Letter says Druce was abused as boy
By Sean P. Murphy, Globe Staff, 9/13/2003
In the letter, which was addressed to the Catholic Free Press of Worcester and published by the weekly newspaper yesterday, the author portrays himself as a vigilante for sexually abused children.
Full of spelling and grammar errors, the handwritten letter reads, in part:
''I'm the alledged murdered of Defrocked priest John J. Geoghan, and a victim of Sexual Abuse as a Child.''
''This was'nt a crime to committe a crime, but to let the world no that all child predators must be dealt with with a more stryngent hand, and to stop focusing on Catholoism as the mainstream. Let's look at the crime and not the Church.''
''Joseph Druce says ''Leave the children alone.''!''
The letter-writer says he had overheard conversations in prison in which sex offenders expressed ''no remorse, only gloating and reminissing over past victims. This was my motivation.''
''To stop these tradegys and violence toward children we must come together and demand the house of legislaitors to re-enact stringent sentances and rehabilitations to cure this plauge on our children.''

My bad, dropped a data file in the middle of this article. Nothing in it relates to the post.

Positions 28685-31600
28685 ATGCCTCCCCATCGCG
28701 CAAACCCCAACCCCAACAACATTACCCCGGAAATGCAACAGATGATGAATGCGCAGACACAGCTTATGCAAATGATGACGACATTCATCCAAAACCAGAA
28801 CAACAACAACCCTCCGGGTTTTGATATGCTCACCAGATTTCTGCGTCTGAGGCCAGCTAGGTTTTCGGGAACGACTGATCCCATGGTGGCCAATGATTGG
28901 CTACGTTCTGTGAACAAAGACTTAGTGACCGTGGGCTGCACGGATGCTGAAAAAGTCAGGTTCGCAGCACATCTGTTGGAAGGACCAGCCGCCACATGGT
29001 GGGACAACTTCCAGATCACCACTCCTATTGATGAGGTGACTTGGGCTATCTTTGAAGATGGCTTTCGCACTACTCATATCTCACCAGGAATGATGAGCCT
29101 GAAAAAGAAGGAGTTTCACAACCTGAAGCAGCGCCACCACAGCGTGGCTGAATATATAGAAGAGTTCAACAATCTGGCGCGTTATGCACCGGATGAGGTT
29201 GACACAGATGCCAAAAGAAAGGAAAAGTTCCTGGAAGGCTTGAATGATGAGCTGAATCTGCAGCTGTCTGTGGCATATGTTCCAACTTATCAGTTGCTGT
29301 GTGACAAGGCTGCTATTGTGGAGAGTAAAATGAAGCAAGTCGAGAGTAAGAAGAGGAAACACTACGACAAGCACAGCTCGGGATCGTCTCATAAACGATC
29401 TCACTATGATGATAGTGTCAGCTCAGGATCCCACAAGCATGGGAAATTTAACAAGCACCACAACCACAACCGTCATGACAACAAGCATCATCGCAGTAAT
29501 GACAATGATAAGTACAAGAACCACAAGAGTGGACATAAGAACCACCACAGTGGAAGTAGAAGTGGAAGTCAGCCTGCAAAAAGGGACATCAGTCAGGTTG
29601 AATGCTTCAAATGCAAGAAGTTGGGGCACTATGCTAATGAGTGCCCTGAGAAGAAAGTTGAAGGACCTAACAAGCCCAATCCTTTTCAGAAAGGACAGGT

In the letter, the author also makes a ''heartfelt apology'' to Geoghan's sister, Catherine.
Druce's lawyer, John H. LaChance, did not return messages left at his office yesterday asking for comment on the letter. In a previous interview, LaChance said Druce had spoken of ''avenging'' the victims of child sexual abuse.
LaChance said he was conducting an investigation into Druce's mental health in preparation for a likely insanity defense, but said on Thursday that he had not discussed with Druce whether he was a victim of sexual abuse because he had not yet had a private meeting with him.
Justin Latini, spokesman for the Department of Correction, said there was no way to determine the letter's authenticity beyond a doubt, unless Druce confirmed his authorship. But he said the department believes the letter was from Druce. He said the letter contained the prison commitment number that matches Druce's commitment number. He also said prison procedures require an inmate asking to have a letter mailed to hand it directly to a correctional officer, who must verify that the inmate handing over the letter is the author.